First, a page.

NEWS
June 5, 1993 | MICHAEL FLAGG, TIMES STAFF WRITER
One of the founders of sneaker manufacturer Vans Inc. should pay his ex-wife half the $22 million he made on the sale of his company stock, a judge said Friday, after telling her when they divorced that the stock was worth only $1 million. Serge and Sally d'Elia divorced in July, 1986, after what her lawyers said was 22 years of marriage. As part of the settlement, he gave her $500,000--half the $1 million he told her his one-third ownership in Vans was worth.
BUSINESS
March 27, 1993 | JAMES S. GRANELLI, TIMES STAFF WRITER
The maker of the Vans brand of sneakers and casual shoes reported a larger-than-expected quarterly loss of $2.4 million Friday and said that its president has resigned. The news sent Vans Inc.'s stock down $2.25 a share to close at $6.875 in NASDAQ trading. The price hit a peak last year of $25.75. Industry analysts tried to calm the market with projections of long-term health for the 27-year-old Orange-based company, which over the years has seen its fortunes soar and sink. Richard P.
BUSINESS
March 27, 1993 | JAMES S. GRANELLI, TIMES STAFF WRITER
The maker of Vans brand of sneakers and casual shoes reported a larger than expected quarterly loss of $2.4 million Friday and said that its president has resigned. The news sent Vans Inc.'s stock down $2.25 a share to close at $6.875 in NASDAQ trading. The price hit a peak last year of $25.75. Industry analysts tried to calm the market with projections of long-term health for the 27-year-old Orange-based company, which over the years has seen its fortunes soar and sink. Richard P.
BUSINESS
January 30, 1993 | From Times Staff and Wire Reports
Vans Shares Plunge 29%: A day after Vans Inc. predicted a third-quarter loss, the stock price for the Orange company tumbled 29% in heavy trading. The sneaker maker's shares lost $3.75 Friday to end the week at $9.25 in trading on the NASDAQ market. The price drop came after the company said that rainy weather and the effects of an immigration raid at its main production plant in Orange could result in a "small net loss" for its fiscal third quarter, which ends Feb. 28.
BUSINESS
January 29, 1993 | SUSAN CHRISTIAN, TIMES STAFF WRITER
This has not been a lucky month for Vans Inc. Thirteen days of rain slowed down shoe shipments to Mexico and kept Southern California shoppers at home. And on Jan. 14, immigration agents arrested 233 workers at the sneaker manufacturer's plant in Orange. The rain, the raid and the recession conspired to pull down sales and earnings projections for the quarter that ends Feb. 28, Vans said Thursday.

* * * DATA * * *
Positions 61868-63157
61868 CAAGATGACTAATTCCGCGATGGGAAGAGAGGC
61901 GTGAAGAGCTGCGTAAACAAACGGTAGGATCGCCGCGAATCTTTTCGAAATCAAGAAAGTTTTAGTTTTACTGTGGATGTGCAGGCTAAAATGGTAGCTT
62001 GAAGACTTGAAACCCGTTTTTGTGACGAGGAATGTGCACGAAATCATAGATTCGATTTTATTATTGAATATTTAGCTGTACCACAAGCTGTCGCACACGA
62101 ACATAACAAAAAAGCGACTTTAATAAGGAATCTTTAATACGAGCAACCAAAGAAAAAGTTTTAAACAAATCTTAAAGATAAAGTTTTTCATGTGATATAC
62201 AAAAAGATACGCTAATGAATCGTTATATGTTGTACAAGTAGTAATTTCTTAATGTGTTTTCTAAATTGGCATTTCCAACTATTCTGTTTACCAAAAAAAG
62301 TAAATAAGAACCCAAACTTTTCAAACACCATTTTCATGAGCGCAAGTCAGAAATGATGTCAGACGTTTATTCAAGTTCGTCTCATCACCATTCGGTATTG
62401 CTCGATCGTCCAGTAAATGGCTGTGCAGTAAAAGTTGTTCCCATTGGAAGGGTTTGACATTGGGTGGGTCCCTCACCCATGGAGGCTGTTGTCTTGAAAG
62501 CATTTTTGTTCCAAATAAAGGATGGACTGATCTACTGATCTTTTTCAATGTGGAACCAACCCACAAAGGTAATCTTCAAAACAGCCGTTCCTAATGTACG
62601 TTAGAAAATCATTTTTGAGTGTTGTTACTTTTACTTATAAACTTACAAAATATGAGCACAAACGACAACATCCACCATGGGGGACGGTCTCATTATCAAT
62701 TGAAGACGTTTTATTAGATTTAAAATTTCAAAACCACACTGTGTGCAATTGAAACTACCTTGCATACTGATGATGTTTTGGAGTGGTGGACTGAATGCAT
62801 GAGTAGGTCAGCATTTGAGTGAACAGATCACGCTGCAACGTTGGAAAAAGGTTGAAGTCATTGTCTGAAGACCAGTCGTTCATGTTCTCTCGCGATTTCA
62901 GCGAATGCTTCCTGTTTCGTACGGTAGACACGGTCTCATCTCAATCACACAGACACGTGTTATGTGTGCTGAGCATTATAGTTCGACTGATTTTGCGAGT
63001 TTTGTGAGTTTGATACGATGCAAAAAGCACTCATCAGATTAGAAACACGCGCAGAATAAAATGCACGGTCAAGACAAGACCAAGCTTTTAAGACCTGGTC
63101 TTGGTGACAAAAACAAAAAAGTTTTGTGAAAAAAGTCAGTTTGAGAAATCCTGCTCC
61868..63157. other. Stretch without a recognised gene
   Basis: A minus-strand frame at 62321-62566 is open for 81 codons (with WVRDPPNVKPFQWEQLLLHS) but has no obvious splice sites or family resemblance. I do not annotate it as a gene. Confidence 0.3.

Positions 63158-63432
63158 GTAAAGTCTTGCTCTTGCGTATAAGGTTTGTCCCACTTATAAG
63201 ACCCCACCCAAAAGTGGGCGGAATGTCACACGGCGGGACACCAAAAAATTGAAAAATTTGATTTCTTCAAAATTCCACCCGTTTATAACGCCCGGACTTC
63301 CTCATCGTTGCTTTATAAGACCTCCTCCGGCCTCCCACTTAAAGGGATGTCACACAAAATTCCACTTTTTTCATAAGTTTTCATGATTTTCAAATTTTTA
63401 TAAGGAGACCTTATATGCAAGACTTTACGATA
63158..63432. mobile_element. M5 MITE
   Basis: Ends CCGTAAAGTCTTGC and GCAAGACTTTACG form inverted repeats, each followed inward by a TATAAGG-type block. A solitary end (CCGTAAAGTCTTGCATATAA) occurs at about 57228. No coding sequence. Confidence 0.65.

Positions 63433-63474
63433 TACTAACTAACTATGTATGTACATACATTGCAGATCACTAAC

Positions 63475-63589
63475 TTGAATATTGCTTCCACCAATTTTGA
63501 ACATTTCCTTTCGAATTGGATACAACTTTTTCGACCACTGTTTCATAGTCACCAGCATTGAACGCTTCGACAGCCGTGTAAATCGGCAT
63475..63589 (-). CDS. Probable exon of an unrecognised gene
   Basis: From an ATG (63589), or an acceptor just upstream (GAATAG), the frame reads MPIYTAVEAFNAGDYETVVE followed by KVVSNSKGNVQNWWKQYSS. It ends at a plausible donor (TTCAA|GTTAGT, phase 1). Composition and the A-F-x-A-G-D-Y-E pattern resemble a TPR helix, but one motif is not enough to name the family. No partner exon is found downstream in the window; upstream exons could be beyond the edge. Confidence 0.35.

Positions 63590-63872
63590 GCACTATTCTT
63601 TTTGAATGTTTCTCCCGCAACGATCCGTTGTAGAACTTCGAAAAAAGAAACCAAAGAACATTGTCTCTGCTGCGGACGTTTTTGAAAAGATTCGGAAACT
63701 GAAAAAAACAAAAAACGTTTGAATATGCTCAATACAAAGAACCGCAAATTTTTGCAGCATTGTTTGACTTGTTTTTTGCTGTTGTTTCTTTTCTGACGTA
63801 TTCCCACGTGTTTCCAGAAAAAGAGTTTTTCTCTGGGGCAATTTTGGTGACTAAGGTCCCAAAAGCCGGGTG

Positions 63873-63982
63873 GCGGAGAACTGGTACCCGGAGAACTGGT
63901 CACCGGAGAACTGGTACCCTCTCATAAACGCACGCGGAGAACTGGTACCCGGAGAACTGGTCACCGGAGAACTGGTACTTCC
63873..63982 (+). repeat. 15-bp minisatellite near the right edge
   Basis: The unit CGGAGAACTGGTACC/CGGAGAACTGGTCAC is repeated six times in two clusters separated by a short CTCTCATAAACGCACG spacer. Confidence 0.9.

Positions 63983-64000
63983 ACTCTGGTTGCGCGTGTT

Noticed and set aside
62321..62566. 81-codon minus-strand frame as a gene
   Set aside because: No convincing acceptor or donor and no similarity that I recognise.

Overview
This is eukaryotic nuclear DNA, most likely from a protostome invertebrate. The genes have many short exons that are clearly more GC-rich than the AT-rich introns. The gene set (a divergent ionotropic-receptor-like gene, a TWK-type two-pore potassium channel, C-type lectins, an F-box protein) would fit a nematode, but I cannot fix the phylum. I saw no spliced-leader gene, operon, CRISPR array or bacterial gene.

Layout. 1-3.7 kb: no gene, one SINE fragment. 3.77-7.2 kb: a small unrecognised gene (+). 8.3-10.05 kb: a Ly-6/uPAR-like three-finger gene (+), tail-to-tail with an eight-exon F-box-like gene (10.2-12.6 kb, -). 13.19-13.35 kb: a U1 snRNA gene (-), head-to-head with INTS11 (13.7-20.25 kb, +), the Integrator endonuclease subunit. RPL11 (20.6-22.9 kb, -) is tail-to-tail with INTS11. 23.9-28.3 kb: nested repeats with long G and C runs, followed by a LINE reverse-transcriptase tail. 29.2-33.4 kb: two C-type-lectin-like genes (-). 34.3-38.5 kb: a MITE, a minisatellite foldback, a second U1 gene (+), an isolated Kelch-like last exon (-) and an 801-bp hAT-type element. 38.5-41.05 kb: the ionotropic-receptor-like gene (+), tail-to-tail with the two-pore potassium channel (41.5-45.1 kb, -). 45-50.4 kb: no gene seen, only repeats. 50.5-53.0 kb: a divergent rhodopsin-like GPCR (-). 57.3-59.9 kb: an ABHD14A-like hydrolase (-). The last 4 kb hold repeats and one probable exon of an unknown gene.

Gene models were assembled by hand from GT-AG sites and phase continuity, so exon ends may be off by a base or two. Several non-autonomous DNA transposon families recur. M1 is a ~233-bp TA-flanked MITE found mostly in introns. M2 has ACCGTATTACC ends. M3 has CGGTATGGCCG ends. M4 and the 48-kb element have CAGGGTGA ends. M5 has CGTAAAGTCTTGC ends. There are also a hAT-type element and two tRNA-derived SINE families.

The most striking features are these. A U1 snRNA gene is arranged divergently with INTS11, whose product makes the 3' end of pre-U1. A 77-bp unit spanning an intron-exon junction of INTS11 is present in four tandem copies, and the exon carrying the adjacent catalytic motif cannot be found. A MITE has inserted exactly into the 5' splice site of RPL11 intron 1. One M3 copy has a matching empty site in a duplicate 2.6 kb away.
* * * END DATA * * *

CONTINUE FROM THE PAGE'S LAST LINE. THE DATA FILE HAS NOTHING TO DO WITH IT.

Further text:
BUSINESS
January 29, 1993 | SUSAN CHRISTIAN, TIMES STAFF WRITER
This has not been a lucky month for Vans Inc. Thirteen days of rain slowed down shoe shipments to Mexico and kept Southern California shoppers at home. And on Jan. 14, immigration agents arrested 233 workers at the sneaker manufacturer's plant in Orange. The rain, the raid and the recession conspired to pull down sales and earnings projections for the quarter that ends Feb. 28, Vans said Thursday.
BUSINESS
January 21, 1993 | DEBRA CANO, SPECIAL TO THE TIMES
Shoemaker Ohannes Topchian pulls red leather onto the shoe sole with precision. Using a small hammer, he taps as he stretches the leather onto the last, a plastic form shaped like a foot. Lasting shoes by hand is nearly a lost art in the United States--and Cypress Footwear Inc. in Buena Park, a manufacturer and retailer of women's shoes, is carving out a market niche as one of the few companies that still does it the old-fashioned way. "That's a talent.
BUSINESS
January 19, 1993 | DEBRA CANO, SPECIAL TO THE TIMES
Shoemaker Ohannes Topchian pulls red leather onto the shoe sole with precision. Using a small hammer, he taps as he stretches the leather onto the last, a plastic form shaped like a foot. Lasting shoes by hand is nearly a lost art in America--and Cypress Footwear Inc. in Buena Park, a manufacturer and retailer of women's shoes, is carving out a market niche as one of the few companies that still does it the old-fashioned way. "That's a talent.